Brian Lee: Bills to reform assisted living facilities would reduce oversight

Comedian W.C. Fields quipped, “If at first you don’t succeed, try, try again. Then quit.”

It seems that Florida lawmakers need to field his advice as their debate over proposed assisted living reform draws to an unceremonious close.

Since 2011, the Legislature has worked on hammering out a reform bill that would tighten assisted living facilities regulations after a scathing Miami Herald investigation blistered the industry for widespread, almost unthinkable cases of neglect and abuse of elderly and disabled residents.

The Herald found scores of horrific deaths that stemmed from drowning, starvation, drug overdose, “baseball-sized” sores, and even electrocution. There were cases of residents who succumbed to diabetic shock after much needed insulin shots were withheld for weeks on end. And yet instead of working to prevent these problems, some administrators scuttled the evidence of their negligence by shredding and forging documents to throw inspectors off track.

The early response to these atrocities was politically swift and decisive, and included ramped-up inspections, gubernatorial task forces, legislative studies, and even a seated grand jury investigation. Hundreds of recommendations were posited to fix a system that was harming our parents and grandparents. New laws were proposed, but the measures failed.

Since then, the spotlight has waned and so too has the call for serious reform.

Granted, scaled-back proposals have been filed each legislative session, but with each passing year the industry’s lobbyists torpedoed the legislation or made just enough political plays to benefit their wealthy clients.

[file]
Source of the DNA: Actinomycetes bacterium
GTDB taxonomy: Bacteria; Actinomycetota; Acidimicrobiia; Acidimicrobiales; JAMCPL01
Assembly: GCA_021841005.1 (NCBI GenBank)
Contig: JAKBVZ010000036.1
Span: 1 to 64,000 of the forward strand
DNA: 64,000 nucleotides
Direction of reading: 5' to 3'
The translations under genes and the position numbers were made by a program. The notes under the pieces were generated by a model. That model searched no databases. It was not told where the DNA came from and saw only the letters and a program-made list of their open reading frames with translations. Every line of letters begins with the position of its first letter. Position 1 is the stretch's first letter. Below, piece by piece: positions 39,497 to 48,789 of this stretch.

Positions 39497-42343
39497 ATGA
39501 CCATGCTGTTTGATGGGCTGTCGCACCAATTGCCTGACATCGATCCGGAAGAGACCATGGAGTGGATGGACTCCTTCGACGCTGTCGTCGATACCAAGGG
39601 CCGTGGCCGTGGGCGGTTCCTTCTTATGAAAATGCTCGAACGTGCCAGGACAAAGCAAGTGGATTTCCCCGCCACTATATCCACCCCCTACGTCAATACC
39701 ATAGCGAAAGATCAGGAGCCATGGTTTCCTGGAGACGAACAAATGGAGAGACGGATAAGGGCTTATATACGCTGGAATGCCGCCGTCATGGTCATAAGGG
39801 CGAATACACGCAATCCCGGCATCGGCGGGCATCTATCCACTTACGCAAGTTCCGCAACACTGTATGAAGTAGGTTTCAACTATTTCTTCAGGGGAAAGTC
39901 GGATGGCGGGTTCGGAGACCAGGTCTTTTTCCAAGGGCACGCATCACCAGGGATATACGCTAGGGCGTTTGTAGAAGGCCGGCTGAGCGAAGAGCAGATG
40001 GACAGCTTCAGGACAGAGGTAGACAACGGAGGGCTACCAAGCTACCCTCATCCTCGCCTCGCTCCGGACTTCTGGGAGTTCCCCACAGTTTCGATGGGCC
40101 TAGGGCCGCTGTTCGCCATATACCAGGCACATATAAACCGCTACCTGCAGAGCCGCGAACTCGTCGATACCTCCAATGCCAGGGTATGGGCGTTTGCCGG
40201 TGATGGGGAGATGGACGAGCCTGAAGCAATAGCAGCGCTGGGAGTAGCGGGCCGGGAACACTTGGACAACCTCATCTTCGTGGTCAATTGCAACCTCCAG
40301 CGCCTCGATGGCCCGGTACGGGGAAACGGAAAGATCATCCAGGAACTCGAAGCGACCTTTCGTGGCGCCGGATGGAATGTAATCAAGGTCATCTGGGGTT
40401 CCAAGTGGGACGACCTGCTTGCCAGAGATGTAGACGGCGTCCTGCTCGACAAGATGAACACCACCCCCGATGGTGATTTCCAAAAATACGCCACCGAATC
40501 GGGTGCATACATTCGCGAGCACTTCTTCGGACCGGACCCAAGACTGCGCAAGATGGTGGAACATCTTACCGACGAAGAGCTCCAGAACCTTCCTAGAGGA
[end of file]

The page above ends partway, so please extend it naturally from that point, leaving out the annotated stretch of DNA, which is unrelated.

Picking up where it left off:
Now both chambers are touting that there’s a compromise deal in the works. What they’re failing to mention, though, or to understand, is that this bill actually helps providers more than it helps residents.

These so-called “reform” bills (HB1001/SB382) would slash monitoring visits for some specialty-licensed facilities in half. These are the assisted living facilities with the most vulnerable populations, those residents who need the highest level of care.

And if the Miami Herald’s “Neglected to Death” series showed us anything, it’s that we should be putting more inspectors in ALFs on a more frequent basis instead of pulling them out of the buildings.

But, wait there’s more.

Squeezed into the legislation — similar to that fine print lawyers splash at the bottom of their television commercials — is a complex formula that lowers the threshold to waive additional monitoring visits, further reducing the monitoring frequency to almost never.

In the final analysis, this legislation deregulates the assisted living industry and gives owners a free pass despite their woeful record. More boots are needed in assisted living facilities to ensure residents are safe from harm — not fewer.

There’s a second half to that W.C. Fields quote of which our lawmakers should pay close attention, “Just quit. There’s no point in being a d— fool about it.”

In other words, don’t rush to pass some foolish assisted living legislation, especially in the name of just getting something done.

Brian Lee is executive director of Families for Better Care. Column courtesy of Context Florida.


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